The costs of doing business come to the fore in Season 10, as Parker, Tony, and Rick Ness each run aground at one point on budget issues, regulatory issues, or both. For Parker and Tony, water licenses prove a consistent headache throughout the season; Tony spends the first part of the season relocating his operation after his water license expires, while Parker scrambles at the end of his season to make his goal before his license expires. For the first time ever, Parker's yield at the end of the season is less than the season before — but it is still head and shoulders above what Tony and Rick pull in.

Rick has a difficult season once again, as he strives toward a paltry 500 ounce goal — and to prove himself once again as a capable leader. With costs mounting, he takes a chance on a new piece of land, despite the fact that the land's owner has already shut down production as winter approaches. In the end, Rick ekes past his goal with 547 ounces — a far cry from his yield in the previous season, but living to fight another day.

3. Season 9

Season 9 begins with Parker's foreman Rick Ness striking out on his own. Todd Hoffman has left the show and the mining industry to chase a new dream, whatever that might be (Not to worry — he'll be back in 2022 with the spinoff "Hoffman Family Gold"). With an inexperienced crew and an inexperienced leader, Team Rick reaches out for help in the form of former Hoffman stalwart Freddy Dodge. Their goal is 1,000 ounces, but the requisite machinery malfunctions and uncooperative elements get in the way before a final push nets them their yield.

Parker's season, meanwhile, is beset by personal issues. A longstanding beef with Tony Beets finally boils over in a fight for land access on their adjacent claims. Parker also has disagreements with Rick over a bonus Parker paid him that he felt was too small. On top of all that, he is responsible for a jet-boat accident that breaks the arm of one of his operators, and later must contend with a fire in his wash plant. In the season-ending special "Three Sides to Every Story," the trio of stars air out their grievances in one-on-one studio interviews. Though Todd may have left the show, the drama did not.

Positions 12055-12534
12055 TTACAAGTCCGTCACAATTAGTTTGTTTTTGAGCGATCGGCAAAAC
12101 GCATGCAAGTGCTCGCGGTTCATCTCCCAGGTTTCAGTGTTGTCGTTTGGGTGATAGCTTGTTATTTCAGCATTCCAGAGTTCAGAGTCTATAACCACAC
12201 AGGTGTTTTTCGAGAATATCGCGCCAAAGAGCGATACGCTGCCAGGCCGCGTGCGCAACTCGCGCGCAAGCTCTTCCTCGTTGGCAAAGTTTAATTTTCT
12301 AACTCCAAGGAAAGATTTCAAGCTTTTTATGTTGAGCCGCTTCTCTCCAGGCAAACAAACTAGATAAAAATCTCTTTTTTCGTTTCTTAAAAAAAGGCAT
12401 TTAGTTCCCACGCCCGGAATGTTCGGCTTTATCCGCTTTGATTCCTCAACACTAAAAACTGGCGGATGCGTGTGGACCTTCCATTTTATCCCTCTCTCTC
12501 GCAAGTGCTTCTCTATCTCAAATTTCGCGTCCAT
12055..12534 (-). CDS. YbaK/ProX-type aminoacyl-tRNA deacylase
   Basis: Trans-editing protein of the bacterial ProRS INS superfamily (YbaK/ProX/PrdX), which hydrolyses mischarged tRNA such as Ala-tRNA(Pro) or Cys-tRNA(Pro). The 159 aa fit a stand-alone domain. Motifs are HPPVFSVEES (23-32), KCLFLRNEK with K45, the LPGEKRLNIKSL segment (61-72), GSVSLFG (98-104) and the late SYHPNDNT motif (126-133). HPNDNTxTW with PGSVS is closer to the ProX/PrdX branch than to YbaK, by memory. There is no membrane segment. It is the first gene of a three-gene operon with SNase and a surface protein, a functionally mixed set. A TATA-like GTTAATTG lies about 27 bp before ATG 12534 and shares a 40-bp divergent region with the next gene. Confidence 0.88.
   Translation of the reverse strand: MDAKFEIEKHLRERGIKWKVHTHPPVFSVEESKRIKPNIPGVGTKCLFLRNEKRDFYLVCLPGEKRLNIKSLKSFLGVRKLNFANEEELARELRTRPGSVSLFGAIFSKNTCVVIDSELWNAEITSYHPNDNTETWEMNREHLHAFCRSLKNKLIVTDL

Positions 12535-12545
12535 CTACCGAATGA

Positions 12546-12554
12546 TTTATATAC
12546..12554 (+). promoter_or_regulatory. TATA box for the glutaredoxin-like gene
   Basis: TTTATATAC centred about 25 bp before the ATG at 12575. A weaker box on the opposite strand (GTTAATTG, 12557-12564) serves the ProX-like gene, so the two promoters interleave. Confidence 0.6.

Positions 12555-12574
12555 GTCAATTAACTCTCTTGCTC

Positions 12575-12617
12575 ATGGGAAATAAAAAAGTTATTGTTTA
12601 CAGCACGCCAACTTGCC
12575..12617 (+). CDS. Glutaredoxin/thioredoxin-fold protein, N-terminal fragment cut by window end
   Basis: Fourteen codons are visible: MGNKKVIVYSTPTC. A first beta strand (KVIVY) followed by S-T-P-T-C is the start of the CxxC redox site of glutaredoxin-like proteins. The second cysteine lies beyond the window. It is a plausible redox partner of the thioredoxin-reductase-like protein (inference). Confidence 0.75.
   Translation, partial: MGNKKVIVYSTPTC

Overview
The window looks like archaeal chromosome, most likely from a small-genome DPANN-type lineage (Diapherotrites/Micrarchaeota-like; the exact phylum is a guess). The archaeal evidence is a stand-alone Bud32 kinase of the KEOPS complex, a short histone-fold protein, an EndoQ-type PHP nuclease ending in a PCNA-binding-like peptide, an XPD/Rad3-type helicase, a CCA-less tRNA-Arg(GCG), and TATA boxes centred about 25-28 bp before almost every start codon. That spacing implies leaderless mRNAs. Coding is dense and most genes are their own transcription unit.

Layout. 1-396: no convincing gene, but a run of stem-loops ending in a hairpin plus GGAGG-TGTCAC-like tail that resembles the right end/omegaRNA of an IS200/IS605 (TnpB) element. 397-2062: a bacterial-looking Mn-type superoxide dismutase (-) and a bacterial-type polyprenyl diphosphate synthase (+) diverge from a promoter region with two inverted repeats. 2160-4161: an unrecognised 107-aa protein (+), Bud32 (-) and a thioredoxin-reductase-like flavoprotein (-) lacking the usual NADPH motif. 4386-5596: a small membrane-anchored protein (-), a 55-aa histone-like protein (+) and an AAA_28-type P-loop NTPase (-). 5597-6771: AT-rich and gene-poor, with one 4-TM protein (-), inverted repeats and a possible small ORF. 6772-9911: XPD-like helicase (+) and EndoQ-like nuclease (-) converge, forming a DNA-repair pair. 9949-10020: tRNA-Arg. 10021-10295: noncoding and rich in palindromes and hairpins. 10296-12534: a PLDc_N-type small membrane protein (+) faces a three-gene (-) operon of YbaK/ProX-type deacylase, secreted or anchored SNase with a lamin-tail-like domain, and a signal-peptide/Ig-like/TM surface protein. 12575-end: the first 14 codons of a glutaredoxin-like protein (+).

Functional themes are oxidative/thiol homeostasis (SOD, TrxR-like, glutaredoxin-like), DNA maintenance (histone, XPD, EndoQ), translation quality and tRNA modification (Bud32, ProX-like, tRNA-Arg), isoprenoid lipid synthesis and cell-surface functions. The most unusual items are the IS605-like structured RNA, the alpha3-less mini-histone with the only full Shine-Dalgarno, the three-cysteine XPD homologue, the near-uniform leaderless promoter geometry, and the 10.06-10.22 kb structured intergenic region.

2. Season 5

After his disastrous season in Guyana, Todd Hoffman begins Season 5 with no money, no claim, and no crew. A broken man (except for the fact that he is still the star of a successful reality show), Todd considers leaving the mining life behind entirely, but his father Jack convinces him to begin work on a new claim in the Yukon. Soon, he has his old crew back together and is once again up to his old tricks, with the claim he's leasing under constant threat of being taken away by the landowner.

Tony Beets takes on his biggest project to date, refurbishing and relocating a 75-year-old dredge plant — his "Viking ship." With visions of a $7.5 million season dancing in his head, Tony pushes his crew, and perhaps the audience, past its limit to get everything up and running. In the end, the task ultimately proves too much for the Finnish miner; the dredge never gets off the ground the way Tony planned. Parker sets a 2,000 ounce goal for himself and surpasses it, leading him to dream of working his own claim without the need to pay royalties to its owner.

1. Season 8

Over the years there has been surprisingly little consideration of how the Alaskan and Canadian locals feel about the miners of "Gold Rush" moving in and using their homes to enrich themselves and become celebrities in the process. The Schnabels famously used the inexperienced Hoffman crew to their advantage in Season 1, but they are the local exception that proves the rule. 

That all changed with the infamous Season 8 incident, where an altercation between some members of the Hoffman crew led to a local man opening fire on their truck. As the truck returns to camp to report what happens, Todd Hoffman flies into a panic and shuts down operations, fearing (perhaps too grandiosely) a coordinated attack.

The truth was more prosaic, but also more telling; the shooter was simply one man who was upset with the impact the show was having on his home. With its focus on the captains of each mining claim and their narrow paths to success each season, there is very little room on "Gold Rush" for even their non-mining family members, much less the people who live and work near these claims. The rest of the season mostly follows business as usual, with Tony Beets fighting yet another dredge plant and Parker once again beating his last season's gold yield, but the specter of that attack hangs over everything that follows.